Tomato Problems Related to High Heat
When we have high temperatures we can experience problems with vegetable fruit set and quality. Tomatoes are one of the most common plants that we get questions about in the Extension Office.
Daytime temperatures over 90° F and night temperatures over 70° F reduce fruit set in tomatoes. Flowers die and drop due to a lack of pollination or the pollen not being viable.
Another problem with tomatoes during high temperatures is internal white tissue. The white tissue is only noticeable when the fruit is cut. The hard, white areas tend to be in the outer walls of the fruit, although it can also appear in the center of the fruit. High temperatures during the ripening period seem to trigger the symptoms. The darker red varieties are more resistant to this problem.
Blossom end rot is a common problem on tomatoes related to calcium deficiency in the developing fruit. It is most often related to feast and famine when it comes to soil moisture. Blossom end rot is worsened by dry soils that don’t allow the calcium that is present in the soil to be in the soil solution and to be taken up by plant roots. Using an organic mulch can help keep the soil from becoming overly dry and help to reduce the incidence of blossom end rot.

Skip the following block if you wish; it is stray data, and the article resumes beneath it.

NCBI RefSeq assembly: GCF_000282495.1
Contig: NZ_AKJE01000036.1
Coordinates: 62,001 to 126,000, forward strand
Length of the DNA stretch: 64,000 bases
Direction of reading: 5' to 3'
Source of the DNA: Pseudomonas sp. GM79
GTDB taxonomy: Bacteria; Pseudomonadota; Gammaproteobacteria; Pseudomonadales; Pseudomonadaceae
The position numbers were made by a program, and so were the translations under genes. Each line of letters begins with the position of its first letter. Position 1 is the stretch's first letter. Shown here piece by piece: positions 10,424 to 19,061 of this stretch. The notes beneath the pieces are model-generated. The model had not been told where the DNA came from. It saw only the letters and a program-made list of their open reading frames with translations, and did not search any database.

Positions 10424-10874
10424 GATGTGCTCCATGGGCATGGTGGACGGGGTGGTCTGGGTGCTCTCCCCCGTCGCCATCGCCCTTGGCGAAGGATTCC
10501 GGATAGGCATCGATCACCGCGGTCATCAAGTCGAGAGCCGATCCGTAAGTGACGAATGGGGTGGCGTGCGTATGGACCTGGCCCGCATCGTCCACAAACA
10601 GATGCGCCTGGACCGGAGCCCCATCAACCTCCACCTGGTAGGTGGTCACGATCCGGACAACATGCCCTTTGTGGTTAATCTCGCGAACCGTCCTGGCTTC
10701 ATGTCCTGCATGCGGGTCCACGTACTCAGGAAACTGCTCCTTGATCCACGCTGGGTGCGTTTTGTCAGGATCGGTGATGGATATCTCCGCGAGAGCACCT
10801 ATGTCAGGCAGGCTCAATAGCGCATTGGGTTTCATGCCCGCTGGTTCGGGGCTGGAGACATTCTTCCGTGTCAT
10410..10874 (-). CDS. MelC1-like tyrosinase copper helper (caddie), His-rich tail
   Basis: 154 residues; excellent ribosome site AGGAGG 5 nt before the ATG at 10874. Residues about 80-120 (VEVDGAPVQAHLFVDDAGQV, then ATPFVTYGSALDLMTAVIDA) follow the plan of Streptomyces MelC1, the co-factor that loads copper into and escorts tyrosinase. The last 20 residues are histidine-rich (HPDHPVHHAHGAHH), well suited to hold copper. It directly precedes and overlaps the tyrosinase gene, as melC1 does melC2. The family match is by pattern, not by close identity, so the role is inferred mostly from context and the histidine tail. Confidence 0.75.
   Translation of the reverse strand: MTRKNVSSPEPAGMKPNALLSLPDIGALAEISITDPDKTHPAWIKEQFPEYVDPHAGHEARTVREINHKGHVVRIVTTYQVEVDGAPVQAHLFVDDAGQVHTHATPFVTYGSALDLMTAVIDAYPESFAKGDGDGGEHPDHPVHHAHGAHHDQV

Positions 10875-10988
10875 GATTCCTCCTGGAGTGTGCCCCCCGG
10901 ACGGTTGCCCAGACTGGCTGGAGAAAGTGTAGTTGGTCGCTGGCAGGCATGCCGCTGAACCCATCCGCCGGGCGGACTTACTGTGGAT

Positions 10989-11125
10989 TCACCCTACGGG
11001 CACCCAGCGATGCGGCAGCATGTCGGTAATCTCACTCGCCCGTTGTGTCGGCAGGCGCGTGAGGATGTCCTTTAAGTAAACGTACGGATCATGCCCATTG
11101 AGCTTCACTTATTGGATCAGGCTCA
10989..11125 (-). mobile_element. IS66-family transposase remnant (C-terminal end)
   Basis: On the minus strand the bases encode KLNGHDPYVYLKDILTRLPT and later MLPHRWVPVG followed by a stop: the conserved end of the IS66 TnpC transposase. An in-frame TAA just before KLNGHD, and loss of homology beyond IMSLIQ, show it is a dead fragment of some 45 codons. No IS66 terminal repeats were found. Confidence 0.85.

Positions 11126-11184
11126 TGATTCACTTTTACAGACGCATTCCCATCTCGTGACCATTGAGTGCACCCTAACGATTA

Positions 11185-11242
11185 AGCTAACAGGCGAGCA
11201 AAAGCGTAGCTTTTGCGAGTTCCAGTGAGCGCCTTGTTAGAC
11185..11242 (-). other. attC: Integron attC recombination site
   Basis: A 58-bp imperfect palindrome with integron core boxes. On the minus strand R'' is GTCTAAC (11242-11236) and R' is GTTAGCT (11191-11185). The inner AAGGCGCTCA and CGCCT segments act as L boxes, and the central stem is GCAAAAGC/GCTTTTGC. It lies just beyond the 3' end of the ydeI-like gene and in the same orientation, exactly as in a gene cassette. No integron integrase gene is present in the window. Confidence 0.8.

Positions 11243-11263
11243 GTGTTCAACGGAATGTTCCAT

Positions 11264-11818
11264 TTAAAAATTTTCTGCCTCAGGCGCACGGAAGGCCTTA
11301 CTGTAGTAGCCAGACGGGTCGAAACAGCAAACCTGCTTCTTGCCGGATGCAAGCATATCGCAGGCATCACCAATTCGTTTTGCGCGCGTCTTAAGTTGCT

As always, and especially during hot temperatures when you irrigate, make sure the garden soil is wetted to a depth of 6-8 inches. Poke a long-handled screwdriver into the soil until it becomes hard to push. Remove it from the soil and you can measure how deep the soil is wetted. With experience, you will know how long it takes to water your soil to the desired depth, once the top of the soil starts drying out.